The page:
Advancements in technology and social shifts have impacted the way we communicate with one another. Because it takes so little effort to connect, we feel the urge to share more, and the distinct need to differentiate ourselves by personalizing the messages and content we share.

Apple’s Animoji for iPhone 8 and iPhone X (credit: Apple)

Apple’s Animoji for iPhone 8 and iPhone X (credit: Apple)

The Medium is the Message

Although there are countless platforms to deliver our messages, we still have to tailor our experiences to each one. In the past, this meant creating different mobile apps for the Apple and Google ecosystems and sharing slightly modified photos or videos on Facebook and Instagram.

Times have changed. Many of the major players in the tech industry are signaling that they are taking things to the next level by offering better, more immersive experiences. AR looks to be at the forefront of this march forward. Apple’s focus has been on productivity in AR. Google’s focus has been on entertaining experiences for its users, while Facebook’s Face Masks and environment-based AR experiences are about sharing and forming closer bonds with friends.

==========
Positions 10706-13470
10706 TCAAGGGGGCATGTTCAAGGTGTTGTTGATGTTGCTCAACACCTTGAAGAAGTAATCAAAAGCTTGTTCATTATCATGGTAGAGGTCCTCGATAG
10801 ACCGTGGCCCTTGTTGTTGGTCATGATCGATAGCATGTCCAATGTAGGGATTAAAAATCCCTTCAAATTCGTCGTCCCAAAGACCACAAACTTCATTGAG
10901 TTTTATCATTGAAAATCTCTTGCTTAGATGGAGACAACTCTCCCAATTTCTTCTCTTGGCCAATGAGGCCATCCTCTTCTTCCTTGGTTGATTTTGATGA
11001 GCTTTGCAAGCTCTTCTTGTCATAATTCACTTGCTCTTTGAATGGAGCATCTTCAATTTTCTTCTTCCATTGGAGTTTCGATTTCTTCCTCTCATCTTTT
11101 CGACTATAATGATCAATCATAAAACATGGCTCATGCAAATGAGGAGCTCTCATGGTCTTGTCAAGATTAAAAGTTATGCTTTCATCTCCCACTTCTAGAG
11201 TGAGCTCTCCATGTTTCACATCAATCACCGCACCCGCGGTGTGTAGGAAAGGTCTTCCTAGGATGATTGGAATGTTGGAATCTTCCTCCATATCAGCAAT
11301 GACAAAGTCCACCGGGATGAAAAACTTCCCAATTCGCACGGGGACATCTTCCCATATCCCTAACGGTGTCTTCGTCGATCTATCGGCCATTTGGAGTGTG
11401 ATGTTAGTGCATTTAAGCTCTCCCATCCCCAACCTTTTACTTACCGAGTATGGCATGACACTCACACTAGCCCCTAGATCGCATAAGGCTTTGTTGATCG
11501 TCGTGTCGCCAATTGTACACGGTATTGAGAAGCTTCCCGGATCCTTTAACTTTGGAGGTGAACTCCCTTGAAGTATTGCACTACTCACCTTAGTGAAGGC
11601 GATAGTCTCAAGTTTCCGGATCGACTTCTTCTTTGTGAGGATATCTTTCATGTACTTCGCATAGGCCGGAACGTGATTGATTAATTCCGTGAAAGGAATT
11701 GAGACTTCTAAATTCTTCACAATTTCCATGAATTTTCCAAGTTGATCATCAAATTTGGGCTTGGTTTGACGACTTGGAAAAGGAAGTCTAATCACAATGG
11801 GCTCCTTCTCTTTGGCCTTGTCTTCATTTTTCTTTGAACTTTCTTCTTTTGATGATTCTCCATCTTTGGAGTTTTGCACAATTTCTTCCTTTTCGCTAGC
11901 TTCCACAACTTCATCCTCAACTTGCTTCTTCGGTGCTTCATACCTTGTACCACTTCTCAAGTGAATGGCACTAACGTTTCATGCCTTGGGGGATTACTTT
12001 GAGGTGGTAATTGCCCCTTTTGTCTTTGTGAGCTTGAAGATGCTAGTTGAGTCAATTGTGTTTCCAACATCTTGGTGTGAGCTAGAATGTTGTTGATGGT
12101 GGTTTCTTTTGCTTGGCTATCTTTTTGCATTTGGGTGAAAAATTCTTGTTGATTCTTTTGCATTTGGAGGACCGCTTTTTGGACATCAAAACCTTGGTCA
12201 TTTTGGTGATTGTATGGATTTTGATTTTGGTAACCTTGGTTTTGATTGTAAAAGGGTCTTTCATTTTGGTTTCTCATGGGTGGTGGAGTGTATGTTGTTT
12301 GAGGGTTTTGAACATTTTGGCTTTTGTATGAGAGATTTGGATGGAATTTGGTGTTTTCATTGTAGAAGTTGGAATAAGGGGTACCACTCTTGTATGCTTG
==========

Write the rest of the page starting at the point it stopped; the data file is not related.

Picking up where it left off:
These new AR experiences encourage creativity. Users can now personalized content using just their imagination. And, well, their faces.

iPhone X 3D illustration by Leo Costa

iPhone X 3D illustration by Leo Costa

ARx Designers

Allowing people to experience user interfaces (UI) in their natural environment, mimicking how they see things in real life, is the holy grail of UI design.

While we’re a few years away from digital experiences that exactly simulate real-life, we’re currently witnessing a gradual transition from 2D-based experiences to augmented and virtual ones. Given that we exist in three dimensions in the real world, 3D content will become increasingly more critical for convincing AR products.